Director of Bands, 1927–1928
Nicholas Falcone was Director of Bands at Ann Arbor High School for just one year, 1927–1928. This coincided with Falcone's first year as Director of Bands at The University of Michigan. In fact, despite the close and long history of the university's influence and interaction with Ann Arbor High, Falcone was the only director to lead at both institutions.
Falcone has been described as not only a musician of the highest caliber, but a man of great courage and integrity. Born in Italy, Nicholas emigrated to the United States in 1912 to pursue a career in music. He found work in Ann Arbor as a tailor and as a clarinet player in a theater. In 1915, his brother Leonard joined him. Leonard, a trombone player, joined the movie theater band in Ypsilanti that Nicholas was conducting. The brothers soon developed sound reputations as musicians and conductors in the Ann Arbor community, with Nicholas directing the Varsity Band at the U-M prior to his appointment as Director of Bands.
Both brothers were recommended for the position of Director of Bands at Michigan State University that had opened up for the fall of 1927. Since Nicholas was more settled in Ann Arbor with a wife and a child, it was decided that Leonard, the bachelor, should take the position in East Lansing. Leonard went on to great success and fame at Michigan State, while Nicholas began his tenure as Director of Bands at the University of Michigan, and his one-year position as Director of Bands at Ann Arbor High School.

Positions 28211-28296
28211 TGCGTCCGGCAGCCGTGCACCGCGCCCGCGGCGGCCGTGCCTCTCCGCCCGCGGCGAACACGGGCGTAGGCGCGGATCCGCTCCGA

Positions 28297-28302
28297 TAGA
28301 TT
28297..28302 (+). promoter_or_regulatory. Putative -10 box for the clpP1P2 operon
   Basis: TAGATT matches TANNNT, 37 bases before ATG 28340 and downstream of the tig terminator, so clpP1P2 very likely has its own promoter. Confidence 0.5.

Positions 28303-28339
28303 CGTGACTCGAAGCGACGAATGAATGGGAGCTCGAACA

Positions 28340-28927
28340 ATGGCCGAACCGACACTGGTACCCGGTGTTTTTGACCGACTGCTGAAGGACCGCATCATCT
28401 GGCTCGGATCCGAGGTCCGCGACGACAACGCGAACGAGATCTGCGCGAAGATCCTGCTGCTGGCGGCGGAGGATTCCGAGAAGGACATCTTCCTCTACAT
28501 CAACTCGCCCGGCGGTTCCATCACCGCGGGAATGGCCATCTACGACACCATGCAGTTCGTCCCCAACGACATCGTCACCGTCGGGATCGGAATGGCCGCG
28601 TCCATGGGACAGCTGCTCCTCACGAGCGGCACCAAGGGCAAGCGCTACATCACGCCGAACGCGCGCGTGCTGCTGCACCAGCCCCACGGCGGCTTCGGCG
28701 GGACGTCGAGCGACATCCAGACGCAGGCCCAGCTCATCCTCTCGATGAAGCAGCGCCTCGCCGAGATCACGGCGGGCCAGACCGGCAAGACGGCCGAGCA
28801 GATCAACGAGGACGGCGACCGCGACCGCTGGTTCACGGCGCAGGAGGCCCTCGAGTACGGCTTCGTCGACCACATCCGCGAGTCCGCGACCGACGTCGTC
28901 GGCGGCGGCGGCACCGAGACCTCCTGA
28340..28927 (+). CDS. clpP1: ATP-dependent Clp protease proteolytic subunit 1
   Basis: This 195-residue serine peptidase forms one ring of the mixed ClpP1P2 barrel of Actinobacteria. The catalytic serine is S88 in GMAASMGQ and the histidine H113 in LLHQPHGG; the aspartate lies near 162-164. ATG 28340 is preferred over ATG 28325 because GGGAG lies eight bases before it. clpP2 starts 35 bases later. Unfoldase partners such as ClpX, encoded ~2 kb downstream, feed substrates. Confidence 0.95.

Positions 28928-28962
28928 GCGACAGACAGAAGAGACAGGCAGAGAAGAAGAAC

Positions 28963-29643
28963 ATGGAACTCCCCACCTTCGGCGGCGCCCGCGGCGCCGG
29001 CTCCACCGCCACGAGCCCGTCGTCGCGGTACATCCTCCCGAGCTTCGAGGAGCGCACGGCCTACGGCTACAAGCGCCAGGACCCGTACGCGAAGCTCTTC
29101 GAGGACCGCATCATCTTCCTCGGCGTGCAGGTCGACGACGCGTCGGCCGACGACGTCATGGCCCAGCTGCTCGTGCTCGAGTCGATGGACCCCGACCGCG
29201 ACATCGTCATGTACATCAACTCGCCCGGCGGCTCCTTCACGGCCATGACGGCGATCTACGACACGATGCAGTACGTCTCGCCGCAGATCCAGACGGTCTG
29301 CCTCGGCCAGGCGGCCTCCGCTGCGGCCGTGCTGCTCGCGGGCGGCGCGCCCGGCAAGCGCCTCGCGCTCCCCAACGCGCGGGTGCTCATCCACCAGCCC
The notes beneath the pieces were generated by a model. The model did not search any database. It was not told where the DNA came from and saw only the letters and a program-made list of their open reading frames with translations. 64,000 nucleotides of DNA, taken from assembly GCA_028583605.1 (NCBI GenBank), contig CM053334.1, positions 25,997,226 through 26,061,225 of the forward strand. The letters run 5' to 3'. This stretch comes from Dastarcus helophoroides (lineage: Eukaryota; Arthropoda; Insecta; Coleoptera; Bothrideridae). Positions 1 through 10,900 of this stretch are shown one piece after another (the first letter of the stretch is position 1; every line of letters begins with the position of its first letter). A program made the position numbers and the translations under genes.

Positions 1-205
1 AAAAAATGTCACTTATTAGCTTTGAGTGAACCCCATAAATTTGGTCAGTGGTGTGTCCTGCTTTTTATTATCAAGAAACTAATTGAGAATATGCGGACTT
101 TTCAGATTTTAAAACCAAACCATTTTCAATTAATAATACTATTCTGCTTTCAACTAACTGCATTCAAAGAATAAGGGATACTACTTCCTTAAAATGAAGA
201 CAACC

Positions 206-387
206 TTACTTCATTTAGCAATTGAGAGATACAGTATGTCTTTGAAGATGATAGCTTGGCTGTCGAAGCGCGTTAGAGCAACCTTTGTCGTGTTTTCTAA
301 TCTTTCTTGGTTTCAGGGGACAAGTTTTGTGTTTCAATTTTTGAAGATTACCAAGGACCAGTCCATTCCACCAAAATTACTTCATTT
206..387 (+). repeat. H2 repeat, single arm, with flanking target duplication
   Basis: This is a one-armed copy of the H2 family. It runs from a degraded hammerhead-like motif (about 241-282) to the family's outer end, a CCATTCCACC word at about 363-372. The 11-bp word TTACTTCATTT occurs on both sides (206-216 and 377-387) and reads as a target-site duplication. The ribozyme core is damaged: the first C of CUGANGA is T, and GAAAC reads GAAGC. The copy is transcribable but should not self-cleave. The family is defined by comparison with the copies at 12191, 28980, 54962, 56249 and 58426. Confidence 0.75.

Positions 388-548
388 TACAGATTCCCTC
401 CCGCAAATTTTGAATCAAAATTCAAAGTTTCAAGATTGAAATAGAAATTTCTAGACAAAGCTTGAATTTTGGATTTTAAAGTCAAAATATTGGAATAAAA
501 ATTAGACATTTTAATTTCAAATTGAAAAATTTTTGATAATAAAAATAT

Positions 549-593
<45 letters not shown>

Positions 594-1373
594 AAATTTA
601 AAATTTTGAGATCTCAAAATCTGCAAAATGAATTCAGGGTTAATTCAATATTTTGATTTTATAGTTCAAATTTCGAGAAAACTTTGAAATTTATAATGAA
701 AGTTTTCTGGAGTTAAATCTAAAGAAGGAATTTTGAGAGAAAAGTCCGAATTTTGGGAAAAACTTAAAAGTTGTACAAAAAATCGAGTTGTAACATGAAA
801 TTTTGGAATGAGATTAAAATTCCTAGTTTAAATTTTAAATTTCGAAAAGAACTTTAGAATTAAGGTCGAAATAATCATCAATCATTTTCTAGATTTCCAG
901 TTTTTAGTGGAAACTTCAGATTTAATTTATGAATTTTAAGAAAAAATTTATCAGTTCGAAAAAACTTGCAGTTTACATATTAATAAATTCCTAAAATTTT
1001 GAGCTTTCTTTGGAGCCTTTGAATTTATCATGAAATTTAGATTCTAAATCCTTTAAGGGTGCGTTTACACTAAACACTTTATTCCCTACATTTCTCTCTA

The fall of 1927 must have been a time of excitement and challenge for him, as the new Michigan Stadium opened and the band began to present more elaborate formations and drills to please the record crowds. It was under his direction in 1932 that the University of Michigan Band (not called the "Marching Band" until 1936) created the first "script Ohio," predating OSU's now famous similar formation.
At Ann Arbor High School, Falcone was following Joseph Maddy's three years as Coordinator of Music in the Ann Arbor Public Schools and his groundbreaking work in music education techniques. Falcone took the first steps in developing the high school band as a separate organization from the orchestra. Juva Higbee, who had been hired in the fall of 1927 as well, lead the orchestra and rehearsed her group three times a week, while Falcone rehearsed the band twice a week, with students in each ensemble receiving a quarter-credit. Falcone was naturally not able to significantly increase the size or quality of the high school band in his one year, but he was able to keep the momentum going for his successor, William Champion.
Nicholas' brilliant career came to a devastating end in the early 1930s when he was afflicted with a loss of hearing. He resigned as U-M's Director of Bands in 1935, opening the door for another legendary director of Italian descent, William D. Revelli. Nicholas Falcone was the third person to receive the University of Michigan Band Alumni Association Honorary Life Membership Award, following Revelli and Louis Elbel, composer of "The Victors."
The Ann Arbor High School Bands will always remember Nicholas Falcone's brief tenure as their director an important and cherished part of our foundation of excellence.